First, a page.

Oil had a terrible week compared to just about everything else

The dark days are back.
The dark days are back.
Image: Reuters/Wahyu Putro A/Antara Foto
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Just when you thought we were out of the bear market for oil, traders have pulled us right back in. The price of Brent crude fell to $50.82 a barrel at the end of the week, down more than 7% on the week and off more than 26% from late May. Another week like this and it will fall past its March nadir.

As noted earlier this week, the conventional wisdom explaining the drop points to a sluggish China, a resurgent Iran, and growing activity in America’s shale-pumping heartland. And though oil inventories are falling again, the rig count is going in the opposite direction.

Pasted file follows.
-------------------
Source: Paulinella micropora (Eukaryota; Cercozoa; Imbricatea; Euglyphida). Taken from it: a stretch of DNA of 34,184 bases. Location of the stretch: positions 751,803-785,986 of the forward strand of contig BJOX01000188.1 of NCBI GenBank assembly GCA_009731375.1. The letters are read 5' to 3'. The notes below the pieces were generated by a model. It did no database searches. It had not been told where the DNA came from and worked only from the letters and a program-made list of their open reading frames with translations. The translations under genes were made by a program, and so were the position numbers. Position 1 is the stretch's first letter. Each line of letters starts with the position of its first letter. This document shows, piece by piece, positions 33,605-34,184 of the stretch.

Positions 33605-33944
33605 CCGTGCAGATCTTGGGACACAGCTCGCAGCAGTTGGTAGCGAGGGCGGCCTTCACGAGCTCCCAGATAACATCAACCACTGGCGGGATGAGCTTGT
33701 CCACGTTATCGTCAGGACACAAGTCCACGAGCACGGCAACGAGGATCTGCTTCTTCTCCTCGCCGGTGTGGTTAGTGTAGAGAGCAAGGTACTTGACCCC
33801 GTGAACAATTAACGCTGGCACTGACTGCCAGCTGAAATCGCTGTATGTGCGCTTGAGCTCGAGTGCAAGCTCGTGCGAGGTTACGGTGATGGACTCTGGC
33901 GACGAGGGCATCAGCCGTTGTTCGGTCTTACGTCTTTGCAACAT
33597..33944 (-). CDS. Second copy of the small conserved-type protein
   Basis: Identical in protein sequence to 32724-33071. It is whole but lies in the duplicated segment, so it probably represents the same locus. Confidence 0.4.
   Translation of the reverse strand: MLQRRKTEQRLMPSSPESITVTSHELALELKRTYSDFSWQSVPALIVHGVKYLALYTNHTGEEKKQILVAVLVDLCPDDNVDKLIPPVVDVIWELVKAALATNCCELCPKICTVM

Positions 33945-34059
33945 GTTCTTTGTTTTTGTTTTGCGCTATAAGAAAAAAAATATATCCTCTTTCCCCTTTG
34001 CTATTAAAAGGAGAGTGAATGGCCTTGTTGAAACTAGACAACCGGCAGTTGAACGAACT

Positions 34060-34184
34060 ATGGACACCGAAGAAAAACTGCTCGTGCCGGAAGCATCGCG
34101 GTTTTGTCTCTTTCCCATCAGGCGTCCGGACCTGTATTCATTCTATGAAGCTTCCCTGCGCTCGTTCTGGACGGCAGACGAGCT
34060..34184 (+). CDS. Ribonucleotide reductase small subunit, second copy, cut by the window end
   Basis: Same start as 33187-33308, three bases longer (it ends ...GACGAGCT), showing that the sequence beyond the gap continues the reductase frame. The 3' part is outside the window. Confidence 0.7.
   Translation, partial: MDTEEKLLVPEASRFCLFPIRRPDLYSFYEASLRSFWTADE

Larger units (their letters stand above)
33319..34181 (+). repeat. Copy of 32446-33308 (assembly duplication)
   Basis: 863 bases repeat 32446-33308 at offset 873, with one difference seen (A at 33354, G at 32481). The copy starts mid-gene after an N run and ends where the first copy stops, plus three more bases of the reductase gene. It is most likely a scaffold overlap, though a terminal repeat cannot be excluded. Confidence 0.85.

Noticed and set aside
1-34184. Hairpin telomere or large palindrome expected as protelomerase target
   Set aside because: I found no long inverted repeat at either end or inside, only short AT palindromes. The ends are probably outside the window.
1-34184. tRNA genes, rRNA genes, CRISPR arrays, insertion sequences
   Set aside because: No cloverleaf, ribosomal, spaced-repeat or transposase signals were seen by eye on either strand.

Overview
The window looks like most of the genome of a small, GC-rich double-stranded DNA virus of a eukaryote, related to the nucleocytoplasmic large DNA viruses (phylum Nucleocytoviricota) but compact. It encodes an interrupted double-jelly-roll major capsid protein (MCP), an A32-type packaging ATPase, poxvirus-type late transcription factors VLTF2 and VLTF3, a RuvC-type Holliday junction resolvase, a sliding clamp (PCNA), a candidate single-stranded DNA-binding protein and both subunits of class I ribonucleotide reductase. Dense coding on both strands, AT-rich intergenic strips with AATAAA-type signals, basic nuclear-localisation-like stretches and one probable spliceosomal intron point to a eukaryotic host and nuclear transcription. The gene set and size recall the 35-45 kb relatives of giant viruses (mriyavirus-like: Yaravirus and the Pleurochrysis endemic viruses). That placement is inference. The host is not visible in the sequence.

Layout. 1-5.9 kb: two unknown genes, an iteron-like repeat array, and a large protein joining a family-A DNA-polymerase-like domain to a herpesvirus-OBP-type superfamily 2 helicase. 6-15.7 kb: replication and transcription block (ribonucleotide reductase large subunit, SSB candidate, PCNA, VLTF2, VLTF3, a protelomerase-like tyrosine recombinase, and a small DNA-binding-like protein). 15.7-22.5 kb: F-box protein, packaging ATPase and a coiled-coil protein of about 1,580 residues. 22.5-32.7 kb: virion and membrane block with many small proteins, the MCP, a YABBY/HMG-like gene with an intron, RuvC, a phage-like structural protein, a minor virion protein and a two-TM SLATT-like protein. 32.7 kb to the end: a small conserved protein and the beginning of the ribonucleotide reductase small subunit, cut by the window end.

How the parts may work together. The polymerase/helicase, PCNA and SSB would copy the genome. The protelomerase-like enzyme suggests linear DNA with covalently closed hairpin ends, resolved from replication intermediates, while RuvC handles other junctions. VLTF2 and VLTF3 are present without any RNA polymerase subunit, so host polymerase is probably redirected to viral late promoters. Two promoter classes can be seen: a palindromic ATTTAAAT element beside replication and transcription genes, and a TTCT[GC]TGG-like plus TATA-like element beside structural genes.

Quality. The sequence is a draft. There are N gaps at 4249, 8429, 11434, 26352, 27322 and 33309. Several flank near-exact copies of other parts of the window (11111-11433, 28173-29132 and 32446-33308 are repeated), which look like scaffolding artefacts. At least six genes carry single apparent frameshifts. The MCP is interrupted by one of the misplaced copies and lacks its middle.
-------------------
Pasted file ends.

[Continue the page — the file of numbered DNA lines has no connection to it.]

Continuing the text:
Oil companies have been seriously banged up this year (paywall), with layoffs still being announced and the energy-heavy mining and logging section of the economy shedding the biggest percentage of jobs last month (paywall). Oil-services giant Transocean, whose stock is down more than 36% since late May, discussed the turmoil on its earnings call this week. Per Terry Bonno, the company’s vice president for marketing:

And then when we saw the retreat of commodity pricing here recently, and it’s become a, well, you know, we want to take a wait-and-see; we’d like to have a little bit more stability. So that’s what it’s going to require. It’s going to require more stability in commodity pricing. As I said in my opening comments, anything that’s below $50 is just very concerning for all of our customers.

In plain English: We thought the madness was over, too.